Rome, Italy - Tensions are rising on the Italian island of Lampedusa, where dozens of refugees and migrants have continued to arrive despite a recent government order closing domestic ports to international charity refugee boats wishing to dock.
Italian ministers on Tuesday ruled that at least until July 31, for the duration of the national health emergency sparked by the coronavirus pandemic, domestic ports can no longer be considered a "place of safety" - a move which caused concern among some refugee rights groups.
But although international rescue vessels such as the German NGO vessel the Alan Kurdi are being kept offshore by this new measure, small ships setting sail from Libya and Tunisia have continued to arrive towards the Italian coastline.
"We cannot stop migrants: if they set sail, it means that they have to dock somewhere," Salvatore Martello, the mayor of Lampedusa, told Al Jazeera.
Lampedusa is Italy's southernmost island, closer to Tunisia than to Sicily. Three wooden boats, carrying 34, 67 and 57 asylum seekers, have disembarked on the island this week.
Italy requires all arrivals to undergo a two-week quarantine.
When the first 34 refugees docked on Monday, before the new restrictions at the ports, they went into quarantine at a local reception centre, which can host a maximum of 96 people in normal times.
But after physical distancing became a requirement for every public facility, there is even less room available.
The next arrivals were made to wait the whole night in the harbour.
Half were subsequently let into the centre, while the others were transferred to the mainland on a regular ferry line.
"Arrivals are not decided by controls in the open sea or on African shores, but simply by the good weather," Martello said. "And forecasts until Saturday are good."
Claudia Vitali, a humanitarian worker for Mediterranean Hope, the reception programme run by the Federation of Evangelical Churches in Italy, told Al Jazeera: "The island does not have the capability of receiving migrants in the long run in full compliance with the health protocols required by the COVID-19 emergency."
Locals protest as more refugees arrive
While the newly arrived refugees waited to be transferred, about 60 Lampedusa locals held a demonstration in front of the town hall.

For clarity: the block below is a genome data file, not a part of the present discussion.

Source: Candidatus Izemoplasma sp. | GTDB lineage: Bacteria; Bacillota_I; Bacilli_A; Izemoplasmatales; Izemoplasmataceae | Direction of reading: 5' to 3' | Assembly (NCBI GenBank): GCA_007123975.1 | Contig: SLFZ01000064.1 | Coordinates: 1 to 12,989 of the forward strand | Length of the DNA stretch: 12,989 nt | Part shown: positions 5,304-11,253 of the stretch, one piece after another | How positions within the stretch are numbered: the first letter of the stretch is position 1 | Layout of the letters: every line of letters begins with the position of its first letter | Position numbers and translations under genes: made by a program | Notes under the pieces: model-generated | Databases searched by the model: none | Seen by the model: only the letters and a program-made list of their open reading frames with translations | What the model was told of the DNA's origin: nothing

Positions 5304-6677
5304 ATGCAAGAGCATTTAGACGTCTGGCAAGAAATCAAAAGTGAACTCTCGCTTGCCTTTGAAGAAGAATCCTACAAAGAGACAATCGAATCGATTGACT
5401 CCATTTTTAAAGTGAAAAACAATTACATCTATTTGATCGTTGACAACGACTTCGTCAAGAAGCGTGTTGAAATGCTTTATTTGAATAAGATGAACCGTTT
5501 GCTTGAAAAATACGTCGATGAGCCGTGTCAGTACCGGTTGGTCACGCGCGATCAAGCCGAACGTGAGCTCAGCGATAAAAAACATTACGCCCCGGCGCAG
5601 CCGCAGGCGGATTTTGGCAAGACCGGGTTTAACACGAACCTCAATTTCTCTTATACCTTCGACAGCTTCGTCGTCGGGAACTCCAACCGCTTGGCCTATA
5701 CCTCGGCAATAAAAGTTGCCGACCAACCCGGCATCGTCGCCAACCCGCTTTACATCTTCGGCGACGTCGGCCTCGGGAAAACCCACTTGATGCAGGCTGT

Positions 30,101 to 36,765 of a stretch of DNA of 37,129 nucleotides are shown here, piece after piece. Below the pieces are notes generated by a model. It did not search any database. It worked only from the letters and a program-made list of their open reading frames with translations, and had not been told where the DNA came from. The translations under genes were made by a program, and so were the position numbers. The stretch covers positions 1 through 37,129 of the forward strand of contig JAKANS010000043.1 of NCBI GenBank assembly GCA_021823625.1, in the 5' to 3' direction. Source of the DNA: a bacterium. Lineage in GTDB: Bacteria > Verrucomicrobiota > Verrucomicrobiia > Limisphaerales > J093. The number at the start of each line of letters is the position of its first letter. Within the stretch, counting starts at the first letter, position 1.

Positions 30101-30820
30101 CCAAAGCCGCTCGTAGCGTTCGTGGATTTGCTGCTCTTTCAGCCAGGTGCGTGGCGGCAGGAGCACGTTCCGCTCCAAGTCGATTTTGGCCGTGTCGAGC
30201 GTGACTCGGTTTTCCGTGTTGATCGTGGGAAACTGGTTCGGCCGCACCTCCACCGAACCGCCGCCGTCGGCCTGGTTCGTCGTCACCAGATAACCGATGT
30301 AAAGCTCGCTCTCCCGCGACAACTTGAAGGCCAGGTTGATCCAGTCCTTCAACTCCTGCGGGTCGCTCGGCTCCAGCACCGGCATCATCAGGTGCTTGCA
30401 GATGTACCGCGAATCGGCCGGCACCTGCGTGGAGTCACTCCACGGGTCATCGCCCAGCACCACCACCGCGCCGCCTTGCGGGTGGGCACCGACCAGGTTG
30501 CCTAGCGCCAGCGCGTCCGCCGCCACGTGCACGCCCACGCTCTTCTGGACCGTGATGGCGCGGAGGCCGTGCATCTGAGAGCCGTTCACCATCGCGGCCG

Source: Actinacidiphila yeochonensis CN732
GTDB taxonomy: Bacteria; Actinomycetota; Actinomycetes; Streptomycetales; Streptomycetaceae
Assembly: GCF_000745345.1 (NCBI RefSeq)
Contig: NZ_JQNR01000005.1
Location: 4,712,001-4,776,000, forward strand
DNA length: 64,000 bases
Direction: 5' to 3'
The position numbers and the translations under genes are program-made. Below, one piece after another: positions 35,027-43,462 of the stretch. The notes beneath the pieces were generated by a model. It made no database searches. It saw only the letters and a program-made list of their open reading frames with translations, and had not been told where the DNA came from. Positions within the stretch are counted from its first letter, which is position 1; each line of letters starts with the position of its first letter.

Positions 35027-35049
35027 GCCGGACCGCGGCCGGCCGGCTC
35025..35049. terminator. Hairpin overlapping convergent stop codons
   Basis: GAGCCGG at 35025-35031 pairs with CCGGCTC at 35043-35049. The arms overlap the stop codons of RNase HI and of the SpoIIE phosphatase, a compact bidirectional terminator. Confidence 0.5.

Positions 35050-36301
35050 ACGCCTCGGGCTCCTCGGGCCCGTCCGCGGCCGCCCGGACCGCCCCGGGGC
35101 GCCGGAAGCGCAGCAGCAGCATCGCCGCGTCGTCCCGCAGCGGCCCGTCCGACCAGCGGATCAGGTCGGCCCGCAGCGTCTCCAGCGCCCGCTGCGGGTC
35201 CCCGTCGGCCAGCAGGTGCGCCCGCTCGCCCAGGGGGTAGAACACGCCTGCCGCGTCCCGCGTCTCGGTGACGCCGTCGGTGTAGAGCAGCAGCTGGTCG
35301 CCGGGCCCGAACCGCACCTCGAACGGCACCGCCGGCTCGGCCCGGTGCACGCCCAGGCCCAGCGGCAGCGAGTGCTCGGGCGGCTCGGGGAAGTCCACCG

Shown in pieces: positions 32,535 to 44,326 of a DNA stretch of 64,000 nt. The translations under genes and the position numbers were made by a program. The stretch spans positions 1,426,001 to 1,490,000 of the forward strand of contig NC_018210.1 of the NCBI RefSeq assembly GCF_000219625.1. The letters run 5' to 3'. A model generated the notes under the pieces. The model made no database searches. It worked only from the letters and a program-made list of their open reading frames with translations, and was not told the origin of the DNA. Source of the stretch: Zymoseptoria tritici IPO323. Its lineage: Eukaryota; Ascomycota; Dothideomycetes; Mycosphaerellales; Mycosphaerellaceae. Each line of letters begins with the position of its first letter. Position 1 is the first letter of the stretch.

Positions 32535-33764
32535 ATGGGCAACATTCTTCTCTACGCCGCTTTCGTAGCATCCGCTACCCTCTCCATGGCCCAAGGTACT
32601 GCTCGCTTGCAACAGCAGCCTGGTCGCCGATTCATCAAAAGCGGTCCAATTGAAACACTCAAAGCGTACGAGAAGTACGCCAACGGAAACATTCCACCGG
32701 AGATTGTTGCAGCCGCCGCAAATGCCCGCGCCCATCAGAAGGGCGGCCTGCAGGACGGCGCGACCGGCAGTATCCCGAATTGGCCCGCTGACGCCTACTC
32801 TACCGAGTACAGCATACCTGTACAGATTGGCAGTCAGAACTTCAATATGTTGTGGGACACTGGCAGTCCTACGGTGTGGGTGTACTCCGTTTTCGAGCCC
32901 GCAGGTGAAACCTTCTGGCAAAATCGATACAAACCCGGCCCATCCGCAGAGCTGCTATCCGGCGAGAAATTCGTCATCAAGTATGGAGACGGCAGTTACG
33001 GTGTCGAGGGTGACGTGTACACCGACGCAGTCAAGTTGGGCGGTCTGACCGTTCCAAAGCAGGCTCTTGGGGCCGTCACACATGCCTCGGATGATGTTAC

Martello claimed the protest arose after three African men left the reception centre for a walk, a sight that upset some citizens who were frustrated the newcomers were not abiding by quarantine rules.
Martello said he understood the locals' concerns and fears more arrivals could inflame tensions further.
Since there is no more room to receive asylum seekers, he has appealed to the Ministry of the Interior to ask for a "welcoming boat" to be permanently docked in the harbour.
"There are health rules that must be abided by to protect our individual and collective safety, and these must be applied to everyone, migrants included," he said.
Mediterranean Hope has been monitoring the conditions of asylum seekers on the island since the aftermath of the October 2013 shipwreck, when 360 refugees and migrants were believed to have drowned.
Vitali, who has lived on Lampedusa for 10 months, says while preserving the health of refugees and citizens was paramount, closing ports is not a solution.
"The coronavirus won't stop those escaping from violence and prosecution," she said.
After a lull in the arrival of boats from Africa at the end of 2019, numbers started to pick up again in the first two months of this year - only to plunge in March as Italy was hit by the coronavirus outbreak.
But the trend could yet reverse again.
According to the International Organization for Migration (IOM), at least six boats have departed from Libya since the beginning of April, carrying roughly 500 people, among them 150 later rescued by the Alan Kurdi.
According to Vitali, Lampedusa, home to about 6,000 people, would not be able to cope with the kind of coronavirus outbreak wreaking havoc in northern Italy.
More than 18,000 people have died in Italy from coronavirus, a disease that has infected more than 143,000 people in the country.
With only 115 infections, the province of Agrigento, which includes Lampedusa, has been relatively spared.
The only citizen found positive on the island was a woman who travelled back from Bergamo, one of the worst-affected areas in the north of the mainland.